Ian Dury 1942–2000

Avoiding the Grave With Mr. Sex & Drugs & Rock & Roll

Dury saw a lot of bands while studying at the Royal College of Art in the early '70s. "They'd all encore with 'Brown Sugar,' and I'd say, 'Fuck me, I could entertain people better.' " To prove it, he started Kilburn and the High Roads, a pub-rock outfit, and showed that a man with a limp and a cane could be as engaging and sexy as Mick Jagger. Lack of competition helped, he says: "Most people in rock 'n' roll are fuckin' stupid cunts."

"The Kilburns were this mixed bag of odd-bods," says Suggs. "Ian couldn't move much, there was a guy with one leg on drums, and a dwarf on bass—but it was the most theatrical show I'd seen." Once, he recalls, Dury pulled a long string of knotted handkerchiefs from a pocket, "like some cheap sort of magician. With the slightest movement, he'd make it look like the whole stage was alive."

By 1977, Ian Dury and the Blockheads were signed by Stiff Records, the pioneering alternative label that hyped itself with the deathless slogan "If it ain't Stiff, it ain't worth a fuck." Stiff made stars of Elvis Costello and Nick Lowe, but others—like Wreckless Eric and Lene Lovich, Mickey Jupp and Jona Lewie—mustered a classic 45 or two and departed for cultdom. Many of the singers—"weaklings and runts who would never have got a deal with a proper record company," Nick Lowe says—joined up for a 1977 caravan documented on Stiffs Live, which is still in print. Not that there was camaraderie among the weirdos. "It wasn't a relaxed, happy tour," Dury recalls. "It was geared toward launching Elvis—I didn't need it as much as he did. And there was a certain paranoia flying about" because, Dury says, his band often upstaged Costello.

Equal parts carny, gypsy, thug, pirate, and fop
photo: Ray Hart/Time Out/Camerapress/Retna Ltd, USA
Equal parts carny, gypsy, thug, pirate, and fop

"It was quite a rivalry," Lowe confirms. "Ian and Elvis were very ambitious, and ready to take the world on. We were young and real pleased with ourselves, and everyone was quite nasty about each other." Costello, who kept Dury's "Roadette Song" in his live set for several years, declined a request to discuss Dury and his Stiff years.

Just as Peter Blake taught him, Dury wrote about his obsessions, which were often sexual, comic, or both. Although it was obliquely ambivalent, his first single, "Sex & Drugs & Rock & Roll," was quashed by the BBC (the B side was a merry tune about shoplifting porno). The title earned him an entry in The Oxford Dictionary of Quotations,though Dury knows he didn't invent the phrase: "Life coined the phrase, and I nicked it off life." The song "sounds like I'm saying, 'Yee-hah for drugs.' I wassaying it was good, but then I'm saying, 'Are you sure that's all there is?' I'm not saying it in a way that's very clear."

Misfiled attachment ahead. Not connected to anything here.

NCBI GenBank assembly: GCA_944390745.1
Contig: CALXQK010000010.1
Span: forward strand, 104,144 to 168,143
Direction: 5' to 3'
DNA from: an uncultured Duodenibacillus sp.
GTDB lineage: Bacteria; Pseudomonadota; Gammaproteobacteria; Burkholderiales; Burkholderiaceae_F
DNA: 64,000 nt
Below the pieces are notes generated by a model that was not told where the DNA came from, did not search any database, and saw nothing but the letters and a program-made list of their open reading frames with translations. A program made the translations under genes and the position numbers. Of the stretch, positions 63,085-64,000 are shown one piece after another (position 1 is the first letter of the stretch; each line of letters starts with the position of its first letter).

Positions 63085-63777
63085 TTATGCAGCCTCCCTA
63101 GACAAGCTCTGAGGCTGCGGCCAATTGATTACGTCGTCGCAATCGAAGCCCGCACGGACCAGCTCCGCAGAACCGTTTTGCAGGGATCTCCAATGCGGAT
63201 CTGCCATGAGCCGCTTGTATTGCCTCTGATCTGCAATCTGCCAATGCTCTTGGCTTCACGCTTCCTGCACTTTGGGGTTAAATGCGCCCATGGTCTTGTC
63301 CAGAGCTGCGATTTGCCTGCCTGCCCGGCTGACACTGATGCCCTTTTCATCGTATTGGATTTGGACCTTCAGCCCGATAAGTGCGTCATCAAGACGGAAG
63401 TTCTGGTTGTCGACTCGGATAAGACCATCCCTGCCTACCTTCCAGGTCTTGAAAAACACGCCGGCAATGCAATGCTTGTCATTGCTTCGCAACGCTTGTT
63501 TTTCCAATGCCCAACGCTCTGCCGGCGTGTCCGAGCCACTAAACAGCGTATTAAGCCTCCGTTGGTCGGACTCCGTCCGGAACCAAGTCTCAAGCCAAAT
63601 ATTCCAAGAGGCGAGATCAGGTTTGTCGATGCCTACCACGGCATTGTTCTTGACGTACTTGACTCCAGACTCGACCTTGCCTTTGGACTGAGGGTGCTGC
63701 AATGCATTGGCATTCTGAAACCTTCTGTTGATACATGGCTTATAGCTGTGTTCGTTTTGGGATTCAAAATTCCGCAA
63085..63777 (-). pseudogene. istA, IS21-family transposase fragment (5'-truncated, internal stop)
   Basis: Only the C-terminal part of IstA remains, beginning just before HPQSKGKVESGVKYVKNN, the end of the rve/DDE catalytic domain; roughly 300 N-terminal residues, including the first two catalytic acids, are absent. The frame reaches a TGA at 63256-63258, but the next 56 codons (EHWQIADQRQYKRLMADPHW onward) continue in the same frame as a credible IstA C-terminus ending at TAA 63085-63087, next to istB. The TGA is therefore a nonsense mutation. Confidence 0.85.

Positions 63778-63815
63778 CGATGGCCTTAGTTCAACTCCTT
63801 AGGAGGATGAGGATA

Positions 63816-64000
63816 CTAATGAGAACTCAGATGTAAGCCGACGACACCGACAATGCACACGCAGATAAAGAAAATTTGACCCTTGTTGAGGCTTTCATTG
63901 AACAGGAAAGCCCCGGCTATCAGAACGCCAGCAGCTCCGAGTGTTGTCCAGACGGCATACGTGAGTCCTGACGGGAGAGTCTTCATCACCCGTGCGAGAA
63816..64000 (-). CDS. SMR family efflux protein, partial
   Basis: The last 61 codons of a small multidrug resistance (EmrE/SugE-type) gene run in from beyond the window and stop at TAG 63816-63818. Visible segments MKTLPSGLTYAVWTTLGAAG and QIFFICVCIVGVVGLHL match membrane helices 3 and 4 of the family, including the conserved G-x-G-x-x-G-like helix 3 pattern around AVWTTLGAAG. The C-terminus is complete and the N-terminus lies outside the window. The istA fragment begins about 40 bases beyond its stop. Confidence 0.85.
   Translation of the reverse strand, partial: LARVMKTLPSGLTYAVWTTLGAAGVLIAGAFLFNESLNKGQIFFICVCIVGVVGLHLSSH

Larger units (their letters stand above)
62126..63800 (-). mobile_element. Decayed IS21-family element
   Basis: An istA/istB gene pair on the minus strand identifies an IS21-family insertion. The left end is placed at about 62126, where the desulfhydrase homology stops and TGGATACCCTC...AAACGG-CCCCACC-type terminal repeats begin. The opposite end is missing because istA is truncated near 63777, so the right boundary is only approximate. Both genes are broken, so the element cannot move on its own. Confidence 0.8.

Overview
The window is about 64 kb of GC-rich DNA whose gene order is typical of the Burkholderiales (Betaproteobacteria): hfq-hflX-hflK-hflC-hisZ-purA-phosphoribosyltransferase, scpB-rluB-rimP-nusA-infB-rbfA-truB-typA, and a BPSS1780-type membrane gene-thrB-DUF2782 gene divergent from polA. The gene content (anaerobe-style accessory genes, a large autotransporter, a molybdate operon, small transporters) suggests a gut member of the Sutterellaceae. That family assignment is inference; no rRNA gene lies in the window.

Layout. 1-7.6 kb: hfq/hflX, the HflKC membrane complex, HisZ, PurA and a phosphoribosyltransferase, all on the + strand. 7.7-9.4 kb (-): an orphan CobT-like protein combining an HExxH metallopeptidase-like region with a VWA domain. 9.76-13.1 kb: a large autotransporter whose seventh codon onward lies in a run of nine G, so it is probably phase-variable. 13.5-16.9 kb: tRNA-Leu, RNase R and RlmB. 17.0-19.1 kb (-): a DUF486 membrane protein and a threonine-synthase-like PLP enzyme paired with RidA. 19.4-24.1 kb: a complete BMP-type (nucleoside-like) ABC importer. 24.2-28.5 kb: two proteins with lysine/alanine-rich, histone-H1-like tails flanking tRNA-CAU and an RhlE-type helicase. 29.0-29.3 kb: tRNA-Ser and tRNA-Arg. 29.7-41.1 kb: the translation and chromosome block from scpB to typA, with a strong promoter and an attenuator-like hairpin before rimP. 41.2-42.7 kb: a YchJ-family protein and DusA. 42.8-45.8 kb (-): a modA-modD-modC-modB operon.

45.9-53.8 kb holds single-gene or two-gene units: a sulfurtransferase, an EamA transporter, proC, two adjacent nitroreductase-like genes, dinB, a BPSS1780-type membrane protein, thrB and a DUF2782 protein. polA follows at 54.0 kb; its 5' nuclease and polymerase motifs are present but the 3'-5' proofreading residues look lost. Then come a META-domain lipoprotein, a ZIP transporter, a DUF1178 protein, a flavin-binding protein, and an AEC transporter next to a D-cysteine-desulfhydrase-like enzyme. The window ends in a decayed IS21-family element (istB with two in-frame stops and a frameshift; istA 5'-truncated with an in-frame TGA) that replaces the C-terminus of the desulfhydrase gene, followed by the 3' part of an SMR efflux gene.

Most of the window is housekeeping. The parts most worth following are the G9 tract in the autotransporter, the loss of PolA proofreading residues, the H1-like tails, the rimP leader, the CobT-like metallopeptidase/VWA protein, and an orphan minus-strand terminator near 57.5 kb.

Next came "Wake Up and Make Love With Me," about morning erections, which radio also boycotted, and the vibrantly kinky "Hit Me With Your Rhythm Stick," a No. 1 in England. Dury cheekily proclaims "Reasons to Be Cheerful, Part 3," the funky recitation that came next, "the first rappin' record. It came out three months before the Sugarhill Gang, 'Rapper's Delight.' I got the same sources as those geezers. I had the Last Poets record in 1971."

After his hits, Dury "went completely crazy," a former manager charged. "He became a monster, turned from being really nice to being a real pain in the ass." Dury has admitted, "I was selfish. Girls were throwing themselves at me and I went for it." He'd had two kids with Betty Rathmell, an art-school sweetheart, but the marriage fell apart over his cheating.

In 1981, to declare his ambivalence about the U.N.'s Year of the Disabled, he released "Spasticus (Autisticus)," in which he yelps, "I'm spasticus!" again and again. He felt entitled to use the word. "I've been sitting with somebody who said, 'I'd sooner be dead than lose a leg.' They say it forgetting that I'm a crip." This was well before women dubbed themselves bitches and blacks called themselves niggers, and Dury's appropriation of insulting language was genuinely shocking. "Some people say that song was a career wrecker for me." Once again it was effectively banned by British radio.

Looking back, he says, "I've written about four songs that I really like. Mind you, Cole Porter only wrote six good songs. There's not a lot about." His bravado flares. "There just aren't any good lyric writers. I'm the only one. In the '60s, I shared a flat with a guy who was into The Freewheelin' Bob Dylan. I used to go, 'That guy was on speed when he did that.' I could tell.

"David Bowie must have spawned 700 bands. I don't particularly think we have, because what we do is too difficult." He breaks into a savory laugh.


At the start of the show, Dury gets helped to the mic, and stays still throughout, sending the band and fans into motion. Bassist Norman Watt-Roy sweats through his light-gray pants, until it looks as though he's pissed himself. Before the encore, Dury steps behind his hulking helper and takes a few puffs of illegal. In a white scarf, dark fedora, earrings, and sunglasses, he's equal parts carny, gypsy, thug, pirate, and fop, full of the Devil's own charisma.

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